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Evanston City Council members have agreed to a resolution to build the City’s reserve fund to meet a good government practice of 16.6%.

Aldermen hedged their language around the commitment and, in a close vote, balked at an amendment proposing that a property tax hike not be used to achieve that goal.

City staff has been pushing for Council members to agree to a resolution since last year’s budget discussion, when aldermen tapped the City’s reserve fund in the face of depleted revenues.

Because of COVID-19 and the economic lockdown, the City has seen substantially lower revenues from hotel and sales taxes, parking and other sources that have been mainstays of the City’s revenue base in the past.

Aldermen dipped into the reserve funds to balance the City budget for 2021, enabling them to lower a property tax increase from 5.9% to 1%.

As a result of the move, officials projected that the City’s General Fund Reserves would fall to approximately 12% of operating expenses as of Dec. 31, 2021, well below the City’s Budget Policy of 16.6%, which would cover two months of expenses.

At the Jan. 11 City Council meeting, however, alderman balked at approving a staff-recommended resolution, approving instead a resolution committing to increasing the General Fund reserves to a minimum of 16.6% by 2025.

The increase would require that the City make contributions of at least $1.9 million annually to the reserve fund in the years 2022 through 2025.

Staff has maintained that the reserve fund is one of the areas the bond rating agencies focus on when assigning a rating on large bond sales for capital projects.

A downgrade in the bond rating could end up costing the City hundreds of thousands of dollars in higher interest rates over the long run, staff has warned.

The resolution before the Council at their Jan. 25 meeting called for lower annual contribution. It stated that the City Council “commits to achieving General Fund reserve balance of 16.6% of operating expenses by Dec. 31, 2025, or a contribution of at least $1 million annually to the reserve fund in the years 2022 through 2025.”

Additional contributions may be made to the fund balance from proceeds of property sales or other revenue sources, as decided upon by a majority of the City Council, the resolution stated.

In Council discussion, Alderman Ann Rainey, 8th Ward, proposed a change in the resolution language.

“I just think it’s a statement we’re making that really doesn’t have the full faith and enthusiasm for the Council to fulfill the promise,” she said. “I think it would be better to say that it is our best intention, and we will do what we can and we agree that the  fund balance of 16.6% is prudent and that we’re going to do make our best effort to do that.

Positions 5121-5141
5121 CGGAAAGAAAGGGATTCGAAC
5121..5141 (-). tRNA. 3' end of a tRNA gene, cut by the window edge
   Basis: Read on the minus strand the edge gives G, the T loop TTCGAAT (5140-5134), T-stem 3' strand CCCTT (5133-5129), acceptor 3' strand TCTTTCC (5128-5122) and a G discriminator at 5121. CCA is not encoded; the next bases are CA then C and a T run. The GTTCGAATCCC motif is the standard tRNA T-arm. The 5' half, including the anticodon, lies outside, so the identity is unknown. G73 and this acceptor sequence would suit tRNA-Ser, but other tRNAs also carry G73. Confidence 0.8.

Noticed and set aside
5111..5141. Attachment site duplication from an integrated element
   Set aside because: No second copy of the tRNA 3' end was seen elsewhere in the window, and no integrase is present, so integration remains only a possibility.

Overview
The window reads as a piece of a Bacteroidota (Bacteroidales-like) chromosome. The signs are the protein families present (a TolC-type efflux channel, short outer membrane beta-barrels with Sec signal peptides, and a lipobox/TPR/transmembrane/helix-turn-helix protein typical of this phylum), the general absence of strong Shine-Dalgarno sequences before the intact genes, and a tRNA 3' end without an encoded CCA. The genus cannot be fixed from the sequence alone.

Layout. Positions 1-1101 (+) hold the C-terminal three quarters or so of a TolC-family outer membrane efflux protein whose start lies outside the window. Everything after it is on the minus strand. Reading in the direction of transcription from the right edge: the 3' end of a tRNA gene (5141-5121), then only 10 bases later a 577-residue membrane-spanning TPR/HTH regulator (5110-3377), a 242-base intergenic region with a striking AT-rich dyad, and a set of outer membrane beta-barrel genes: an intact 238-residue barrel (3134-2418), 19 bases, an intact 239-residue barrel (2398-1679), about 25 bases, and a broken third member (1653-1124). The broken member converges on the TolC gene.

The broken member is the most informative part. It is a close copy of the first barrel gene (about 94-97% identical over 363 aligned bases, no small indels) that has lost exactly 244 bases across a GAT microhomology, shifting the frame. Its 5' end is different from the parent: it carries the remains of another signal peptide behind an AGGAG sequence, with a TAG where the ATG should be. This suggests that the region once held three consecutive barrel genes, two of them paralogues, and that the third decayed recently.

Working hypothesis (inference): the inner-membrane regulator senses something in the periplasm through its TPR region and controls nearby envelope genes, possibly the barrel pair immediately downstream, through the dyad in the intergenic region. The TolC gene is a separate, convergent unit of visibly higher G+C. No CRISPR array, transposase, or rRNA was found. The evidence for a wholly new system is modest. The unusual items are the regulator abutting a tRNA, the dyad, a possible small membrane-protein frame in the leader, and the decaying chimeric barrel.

“But in no case – in no case, will we raise taxes to make that happen.”

Explaining further, she said, “in no case will I take a knife and carve out an important part of services to do it [reach the 16.6% goal],” maintaining the City could achieve that figure by reducing expenditures.

Alderman Cicely Fleming, 9th Ward, said while she appreciated Ald. Rainey’s proposal, people would still have questions what the Council would do to reach the 16.6%.

Without a plan in place, she said, “people do have a fear that it’s going to come down to either higher property taxes, more fees, or higher parking tickets, or whatever it is. And so I think, if we were going to go this direction, which I’m not comfortable with, as it is, we need to give some real clear parameters in terms of what we are willing to not spend money on, how we are willing to cut.”

Alderman Eleanor Revelle, 7th Ward, a professional writer and editor, noted that the main resolution language as it is, though, “is extremely flexible.

“It says the goal may be achieved by contributing $1 million or more to the reserve fund and additional contributions may be made to the fund balance from proceeds of property sale. We’re expressing a commitment but we are leaving it wide open really as to how we’re going to actually achieve it,” she pointed out.

Aldermen voted 5-4 in favor of the main resolution, leaving out Ald. Rainey’s amendment for a no-property-tax-hike commitment.

Voting in favor of the resolution were Aldermen Revelle; Judy Fiske, 1st Ward; Peter Braithwaite, 2nd Ward; Melissa Wynne, 3rd Ward; and Donald Wilson, 4th Ward.

Voting against were Aldermen Fleming, Rainey; Robin Rue Simmons, 5th Ward; and Thomas Suffredin, 6th Ward.

Leading into the discussion, City Manager Erika Storlie noted that the concept of setting aside as reserves 16.6% of the City’s General Fund was derived from the Government Accounting Standards Board.

 “So this is not something that we’ve arbitrarily set,” she told Council members. “This is what all communities across the country are expected to carry.

“So that was adopted by the Council previous years, and we have made efforts to try to reach it,” she said, “and we’ve been somewhat successful in previous years at trying to ramp up towards it. But as you know, the pandemic has challenged our finances and so we have dropped from where we were a year ago.”

She said the resolution, then, “will reaffirm our commitment to getting to a path of having that reserve balance where it should be.”